After releasing his self-titled debut album in 2017, Dion Lunadon (The D4, ex-A Place To Bury Strangers) is set to release his second album ‘Beyond Everything’ this month.

Dion explains: “The record was written and recorded sporadically between 2017 and 2019. I probably wrote about 100 songs during this period. The first album was pretty relentless which I liked, but I wanted to make something more dynamic for the 2nd record. Something that could be more conducive to repeated listens. I’d get in my studio, come up with a song title, and start working on any ideas that I had. For example, with Elastic Diagnostic, the idea was to create a hum that evokes the sound of life coursing through your body. Everything else kind of formed around that idea.”  

The album opens with `Goodbye Satan` which had that keyboard Kat organ sound, the sound here in the UK most associated with ice skating rinks and vocals that are shared in a style that would be akin to a fifties crooner. We have a drum machine like beat underpinning the number which gains some heavy riffs in the latter section and really sucks you in. A quite compelling intro. We have a complete curve ball with `By My Side` which opens with a fast paced drum beat and scorching guitar riffs competing to be heard. It kind of flattens out when the spikey vocals are interspersed.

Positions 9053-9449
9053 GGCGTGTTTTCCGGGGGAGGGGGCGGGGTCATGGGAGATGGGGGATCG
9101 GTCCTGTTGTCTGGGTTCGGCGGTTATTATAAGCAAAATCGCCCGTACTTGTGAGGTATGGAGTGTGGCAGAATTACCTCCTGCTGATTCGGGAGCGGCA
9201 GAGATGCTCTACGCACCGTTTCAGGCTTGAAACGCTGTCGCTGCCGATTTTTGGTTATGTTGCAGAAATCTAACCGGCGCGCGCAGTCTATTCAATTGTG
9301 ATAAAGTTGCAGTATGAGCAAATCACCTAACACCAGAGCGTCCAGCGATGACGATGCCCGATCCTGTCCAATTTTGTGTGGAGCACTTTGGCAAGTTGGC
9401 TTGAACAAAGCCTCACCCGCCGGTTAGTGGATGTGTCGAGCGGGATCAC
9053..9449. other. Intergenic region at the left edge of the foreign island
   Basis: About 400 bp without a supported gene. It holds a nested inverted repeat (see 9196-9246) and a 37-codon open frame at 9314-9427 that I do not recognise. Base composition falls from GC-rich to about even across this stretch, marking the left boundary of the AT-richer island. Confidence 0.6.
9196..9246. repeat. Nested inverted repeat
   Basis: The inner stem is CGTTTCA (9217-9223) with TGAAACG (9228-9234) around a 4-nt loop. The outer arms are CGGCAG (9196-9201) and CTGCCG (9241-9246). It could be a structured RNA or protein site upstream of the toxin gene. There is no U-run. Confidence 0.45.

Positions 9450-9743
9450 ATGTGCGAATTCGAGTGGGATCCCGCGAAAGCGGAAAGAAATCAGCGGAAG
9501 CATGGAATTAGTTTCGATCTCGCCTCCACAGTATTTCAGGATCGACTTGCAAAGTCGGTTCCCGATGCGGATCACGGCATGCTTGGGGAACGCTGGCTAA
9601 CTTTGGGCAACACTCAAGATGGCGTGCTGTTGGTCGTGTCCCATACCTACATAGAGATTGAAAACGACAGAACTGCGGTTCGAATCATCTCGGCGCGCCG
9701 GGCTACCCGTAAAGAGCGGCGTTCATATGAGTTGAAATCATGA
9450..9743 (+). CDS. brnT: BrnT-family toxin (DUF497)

`t’s The Truth` is a sort of thrashy churning rock out with vocals that have a higher range but sung as if they are exasperatingly trying to convince us that what their telling us is “the truth”. There was an excellent bass like riff slicing through this prophecy. I felt there was a bit of a garage rock vibe going on with `Screw Diver` an enjoyable slice of no nonsense rock n roll. The pounding keys towards the end added a bit of vigour as well.

`Elastic Diagnostic` had a to me a quite psychedelic texture and could have easily come out of the American West Coast in the sixties. We have a 100 m.p.h. eighty second punk diatribe with `Glass Doll`. Agnostic Front and Sick of it All eat your hearts out!!

`Too Hard To Love, Too Young To Die` has a bouncy `Walk Like an Egyptian` on acid feel about it with skewered guitar riffs layered atop and throughout. There was almost a retro sensibility to `Nothing But My Skull` and had me in mind of bands I used to love like Zodiac Mindwarp and the Love Reaction.

`Pink X` had a sleazy late night club touch about it, like we were allowed into a happening or event that was restricted. There was an edginess about it where it threatened to explode but did it`s best to restrain itself despite some scintillating guitar riffs and anguished vocals throughout. We end on a delightful slice of rock with `Living And Dying With`. A real toe tapping headshaking portion of controlled venom.  

I have to say `Everything` was a little different but wonderfully compelling. There are some nods towards Dion`s previous bands but this was more of his own kind of experimental musings and finding what he feels best fits himself. There are shows here in the UK in November so if you wanna check out these tracks live, you will have the opportunity.

Rating 8.5/10